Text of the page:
Customs detects Tk 382cr money laundering thru RMG exports
The Customs Intelligence and Investigation Directorate (CIID) has unearthed that four Dhaka-based apparel exporters laundered Tk 382 crore using fake documents.
The agency, an office under the National Board of Revenue (NBR), said
Asia Trading, Sabiha Saiki Fashion, Emu Trading Corporation, and Ilham shipped readymade garments valued Tk 382 crore to several countries in 1,762 consignments between 2017 to February 2023.
Although they exported 18,355 tonnes of goods, no US dollar came to the country against the consignments, according to the findings of a probe of the CIID.
"In the past, the CIID detected the imports of various items using fake permits. Such a forgery in the case of exports was never identified," said CIID Director General Mohammad Fakhrul Alam at a press briefing at his office in Dhaka yesterday.
A team of the CIID in Chattogram unearthed the anomalies after a month-long investigation.
"We are working to take legal action against them. Of course, a case will be filed for money laundering," Alam said.
The findings came at a time when the allegation of money laundering and siphoning off money abroad through trade mis-invoicing is rife.
In 2021, the Global Financial Integrity said Bangladesh lost $8.27 billion on average annually between 2009 and 2018 to mis-invoices of the values of import-export goods by traders. The attempts aimed at evading taxes and moving money across international borders illegally.
HOW IRREGULARITIES WERE UNEARTHED
On January 31 this year, a CIID team, acting on a tip-off, seized nine consignments of Sabiha Saiki Fashion at the depot of Summit Alliance Port Ltd in Chattogram and found huge quantities of goods not declared on paper. They also found evidence of using fake documents.
After carrying out primary investigations and cross-checking information with the bank, they came to the conclusion that the proceeds would not come to the country if the products were exported.
An eight-member probe committee was formed to look into the irregularities of the company.
The probe body examined 86 shipments worth $18.45 lakh made by the company between 2021 and 2022. It found that export earnings were not brought back.
A member of the committee, on condition of anonymity, said that Limax Shippers Ltd, a clearing and forwarding agent, processed the consignments.
"Then we collected all export data of the C&F agent and found that the situation was very dire. Initially, we worked on four firms and found out the forgery."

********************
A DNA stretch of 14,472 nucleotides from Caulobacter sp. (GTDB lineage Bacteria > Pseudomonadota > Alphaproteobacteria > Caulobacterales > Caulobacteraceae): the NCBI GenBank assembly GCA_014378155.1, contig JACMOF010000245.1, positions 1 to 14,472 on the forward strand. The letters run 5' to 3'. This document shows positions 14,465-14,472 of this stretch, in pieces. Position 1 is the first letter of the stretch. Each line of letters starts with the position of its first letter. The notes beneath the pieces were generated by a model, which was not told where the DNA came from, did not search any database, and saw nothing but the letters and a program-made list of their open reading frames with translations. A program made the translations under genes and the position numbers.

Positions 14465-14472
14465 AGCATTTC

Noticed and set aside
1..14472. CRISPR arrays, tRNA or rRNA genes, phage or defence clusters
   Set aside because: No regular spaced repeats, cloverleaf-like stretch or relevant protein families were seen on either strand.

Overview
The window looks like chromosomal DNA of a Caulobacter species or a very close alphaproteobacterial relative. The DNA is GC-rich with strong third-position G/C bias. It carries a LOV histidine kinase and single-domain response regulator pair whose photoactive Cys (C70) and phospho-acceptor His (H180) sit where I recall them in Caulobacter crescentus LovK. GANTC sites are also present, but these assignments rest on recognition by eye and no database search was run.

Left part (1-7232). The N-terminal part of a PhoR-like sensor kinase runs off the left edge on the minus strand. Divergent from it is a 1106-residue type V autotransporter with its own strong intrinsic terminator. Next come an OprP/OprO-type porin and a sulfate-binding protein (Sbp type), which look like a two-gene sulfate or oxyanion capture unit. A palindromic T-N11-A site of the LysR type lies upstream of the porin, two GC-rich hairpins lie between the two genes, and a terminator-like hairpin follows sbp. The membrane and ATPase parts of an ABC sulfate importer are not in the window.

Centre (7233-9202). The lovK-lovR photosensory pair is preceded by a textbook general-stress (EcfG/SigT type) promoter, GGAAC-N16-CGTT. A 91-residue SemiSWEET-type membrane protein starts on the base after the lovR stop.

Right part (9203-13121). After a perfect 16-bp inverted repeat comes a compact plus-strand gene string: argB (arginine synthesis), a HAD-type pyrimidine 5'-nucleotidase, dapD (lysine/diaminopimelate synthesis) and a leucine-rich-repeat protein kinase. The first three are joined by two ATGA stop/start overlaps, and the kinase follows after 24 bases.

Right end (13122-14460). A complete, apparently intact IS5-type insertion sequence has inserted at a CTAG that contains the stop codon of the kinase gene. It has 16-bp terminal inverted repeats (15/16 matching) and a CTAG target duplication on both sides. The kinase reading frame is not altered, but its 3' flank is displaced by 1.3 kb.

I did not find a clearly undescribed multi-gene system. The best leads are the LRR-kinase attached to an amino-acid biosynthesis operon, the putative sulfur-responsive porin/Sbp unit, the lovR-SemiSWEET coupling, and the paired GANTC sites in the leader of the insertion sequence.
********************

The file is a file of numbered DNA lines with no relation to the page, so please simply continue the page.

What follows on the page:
According to customs officials, Asia Trading Corporation exported 46 tonnes of ready-made garments worth Tk 90 lakh to the United Kingdom through Chattogram Port in December 2021.
In order to facilitate the shipment, the exporter used fake documents and the CPC-1072, a custom procedure code used to send samples of goods to buyers.
Asia Trading Corporation also sent goods worth Tk 282 crore in 1,382 consignments to the UK, Singapore, the United Arab Emirates, and Malaysia in the four years from 2018, but no single dollar has been brought back to the country.
According to the CIID, Sabiha Saiki Fashion exported 997 tonnes of goods worth Tk 18 crore, Emu Trading Corporation sent 2,523 tonnes of goods worth Tk 63 crore, and Ilham shipped 660 tonnes of goods worth Tk 17 crore.
They exported garment items to the countries such as the UAE, Malaysia, Singapore, Qatar, the UK, Saudi Arabia and Nigeria. Limax Shippers acted as the C&F agent to perform the customs procedures in favour of the companies, according to the CIID.
Customs detectives say the four firms shipped goods using fake export permits in order to launder money. As there was no bank involved in the process, the proceeds from the shipment would not come to the country.
Officials say customs officials, in general, provide faster services in order to facilitate exports and the firms have taken advantage of that.
They alleged that money launderers used the permits of genuine exporters to secure clearance from the customs department as officials can't verify the authenticity of the bill of exports online with banks.
"They have used fake sales contracts," said one official.
Alam said the CIID was also looking into whether the customs officials who were in charge of the clearance of documents failed in their duties.
"Investigation is going on. All will be brought to book."
Sarfaraz Kader, managing director of Limax Shippers, refused to make any comments.
HOW FRAUDS USUALLY TAKE PLACE
Uttam Chakma, deputy commissioner of the CIID office in the port city, said 12 pieces of information have to be provided while submitting the bill of export on the server of the NBR.
In some cases, the bill of export can be filed without inserting the information if the CPC-1072 and the Special Export Code 20 are used, he said.
But under the special cases, customs officials should check whether the company qualifies for the benefit while carrying out the assessment of the export consignment, he said.
"However, it is very time-consuming to verify the information online, so there is an opportunity to circumvent the eyes of officials. The frauds committed such irregularities using the opportunity."
Mohammad Bashir Ahmed, additional director-general of the CIID, Chattogram, said the gang used the limitation of the NBR server to launder the money.
"We have placed some suggestions to the NBR to prevent such forgeries. Some recommendations are in the process of implementation."